Solomon Hill, a natural businessman found contentment in Liberia and wrote William Coppinger in 1872, “I am better satisfied than I ever was. I am only sorry that I did not come to Liberia the first I was freed.” Solomon and June Moore were destined to become true success stories. By 1887 they had formed the company of Hill & Moore, producing nearly 10,000 pounds of coffee that year. By the late 1890s they were doing more than $100,000 business annually.
As word of contentment and successes reached other African Americans living in America, other began to consider the move. In the fall of 1877, June Mobley of Union County came to York encouraging emigration. About 200 local African Americans gathered at the courthouse to hear Mobley who spoke for an hour. While he admitted he had never been to Liberia, he was planning to soon leave on an inspection tour and promised to return with a truthful report. In his argument favoring exodus, Mobley said he did not believe the black and white race could live together because the black man would always have to “take his place in the kitchen.” Speaking of his won experience, Mobley said he believed he had done all he could do to live at peace in the United States and could no longer remain contented and satisfied; therefore he favored immigrating to Liberia. After distributing literature that described Liberia in glowing terms, he asked willing participants to submit their names for a return to the land of their forefathers. The Yorkville Enquirer reported 26 had asked to be included.
Like the propaganda material handed out by Mobley, so was the material that placed into the hands of whites 50 years earlier encouraging migration to the west. Both exaggerated the new land where the settler could have contentment and wealth without hardship and perils of life. In truth, there were successes as well as utter failure. Similar to the experiences by white families who left South Carolina for a new life in the west, many Liberian emigrants fell on hard times and decided to return to their former homes. About a year after the York County settlers arrived in Liberia, several families left their land of promise to return home and more familiar surroundings; among these were the families of Francis Johnson, Minor Cathecart, John C. Moore, Madison Simril and the children of Bob Tate and Samuel McCollum. Some had little choice. Of a group of 370 emigrants in 1878, 29 died before reaching Africa and once settled only 60 survived the climate change, diseases and starvation. Perhaps another propaganda tool, the Weekly News in an 1890 article painted a promising picture of Liberia reporting it offered the settler better opportunities than any other part of Africa. According to the paper, Liberia was “the riches in resources of all West African countries and the only seat of an independent Christian State in Africa recognized by all the nations of the earth, the Negro republic is continually receiving colored emigrants from the United States adapted to the climate and skilled in the mechanical and agricultural industry.” The Weekly News boasted, “Here, then, will be a population prepared by centuries of training under Anglo Saxon influences, imbued with Anglo Saxon ideas.” In 1890 W. J. Massey, an emigrant to Mublenberg Mission on St. Paul’s River, and a prior resident of Lancaster County, wrote to the editor of the Lancaster Ledger, expressing his loathing of Liberia and plans to return. The Massey family had arrived in Cape Palmas in 1886, but finding it such a “poor place.thought to try for a better one.” Still, they were no better off and complained, “Though this is a rich country–the soil is very fertile–yet we cannot plough and plant yearly on the same soil as we can in South Carolina. All the work is done here principally with the hoe, and cutlasses and bill hooks. I have not seen a ploughed furrow since I have been here, which will be three years the 25th of next month.”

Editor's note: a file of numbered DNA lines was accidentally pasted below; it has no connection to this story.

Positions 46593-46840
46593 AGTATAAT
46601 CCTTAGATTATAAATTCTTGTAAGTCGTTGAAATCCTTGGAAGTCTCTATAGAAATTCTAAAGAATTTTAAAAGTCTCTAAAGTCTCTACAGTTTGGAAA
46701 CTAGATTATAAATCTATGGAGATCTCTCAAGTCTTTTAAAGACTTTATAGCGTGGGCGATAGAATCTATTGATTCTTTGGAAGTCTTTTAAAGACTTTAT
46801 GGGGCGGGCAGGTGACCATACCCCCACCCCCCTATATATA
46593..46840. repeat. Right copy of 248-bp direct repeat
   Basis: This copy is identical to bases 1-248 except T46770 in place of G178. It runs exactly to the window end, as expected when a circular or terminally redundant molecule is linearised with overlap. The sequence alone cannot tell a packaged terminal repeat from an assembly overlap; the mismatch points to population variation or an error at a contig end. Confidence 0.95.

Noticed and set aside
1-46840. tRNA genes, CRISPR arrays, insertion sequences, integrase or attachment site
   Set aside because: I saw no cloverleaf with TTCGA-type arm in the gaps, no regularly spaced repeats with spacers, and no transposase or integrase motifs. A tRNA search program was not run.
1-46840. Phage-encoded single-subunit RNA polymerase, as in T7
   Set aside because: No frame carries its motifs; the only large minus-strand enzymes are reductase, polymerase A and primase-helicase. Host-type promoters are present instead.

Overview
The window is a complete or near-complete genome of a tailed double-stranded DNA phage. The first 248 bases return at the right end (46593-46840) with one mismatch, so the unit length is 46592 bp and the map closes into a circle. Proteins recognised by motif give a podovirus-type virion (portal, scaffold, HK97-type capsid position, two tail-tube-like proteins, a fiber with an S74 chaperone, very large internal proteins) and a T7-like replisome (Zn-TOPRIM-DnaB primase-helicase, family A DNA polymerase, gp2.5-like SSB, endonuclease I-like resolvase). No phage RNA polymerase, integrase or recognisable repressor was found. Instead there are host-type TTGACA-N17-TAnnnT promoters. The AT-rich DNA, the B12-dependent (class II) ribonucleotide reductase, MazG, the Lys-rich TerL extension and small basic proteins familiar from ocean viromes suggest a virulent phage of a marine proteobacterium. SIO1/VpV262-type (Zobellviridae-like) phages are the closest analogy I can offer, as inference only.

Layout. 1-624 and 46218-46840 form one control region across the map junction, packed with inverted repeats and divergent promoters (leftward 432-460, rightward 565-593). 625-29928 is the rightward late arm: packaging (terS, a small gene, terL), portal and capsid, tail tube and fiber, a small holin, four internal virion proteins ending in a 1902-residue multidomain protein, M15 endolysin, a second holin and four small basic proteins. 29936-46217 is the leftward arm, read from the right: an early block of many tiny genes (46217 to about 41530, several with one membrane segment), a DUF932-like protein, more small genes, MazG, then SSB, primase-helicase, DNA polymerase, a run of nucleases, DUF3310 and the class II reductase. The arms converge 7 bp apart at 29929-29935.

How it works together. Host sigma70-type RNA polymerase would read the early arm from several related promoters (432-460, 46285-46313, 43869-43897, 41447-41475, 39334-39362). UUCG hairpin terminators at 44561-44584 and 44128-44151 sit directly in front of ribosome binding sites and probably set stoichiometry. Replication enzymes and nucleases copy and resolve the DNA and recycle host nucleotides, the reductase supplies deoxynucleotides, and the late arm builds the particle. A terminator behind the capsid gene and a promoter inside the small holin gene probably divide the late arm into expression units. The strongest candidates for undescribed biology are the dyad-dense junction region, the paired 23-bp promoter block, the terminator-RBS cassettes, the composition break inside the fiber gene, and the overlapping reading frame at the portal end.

According to Massey, the family had suffered ever since their arrival and soon began working to save for their passage back to the United States. Seeing their plight, a missionary, Rev. David A. Day, paid the passage for Massey’s mother to New York. The despondent emigrant closes his letter: “I will be more able to tell about this country when I get home, should I ever live to get there. I will also have a few of the curiosities of this country to show, and when I get there I never, I never will come here any more unless I am compelled to come, then they will have to hunt the bush to find me, and hunt it close.” Not only were individuals in turmoil, the country itself found difficulty existing. Conflicts over territorial claims resulted in a lost of land to Britain and France in 1885, 1892 and 1919. Liberia’s economy continued to decline during the late 1890s, finally faced bankruptcy in 1909. That same year a visitor to the Arthington settlement noted that 20 percent of the coffee farms had been abandoned and were overgrown. United States helped preserve the tiny country’s independence during the years of turmoil. A boost to the economy occurred when the Firestone Corporation leased large areas of land in 1926 and developed rubber plantations. Still, troubles continued to plague the republic. In 1930 a scandal erupted when the government, lead by President Tubman was found to be supporting slave trading. Always strongly influenced by the United States, Liberia participated in both world wars as an American ally. The Liberia Company, supported by American capital was organized in 1947 under an 80 year agreement to develop the country’s natural resources. Today, vestiges of the emigration from America can still be seen in Liberia through names, architecture and even food. Still an ally of the United States, the Liberian government, consisting of descendents of those freedmen from the United States, offers itself as a strategic point for American interests in Africa.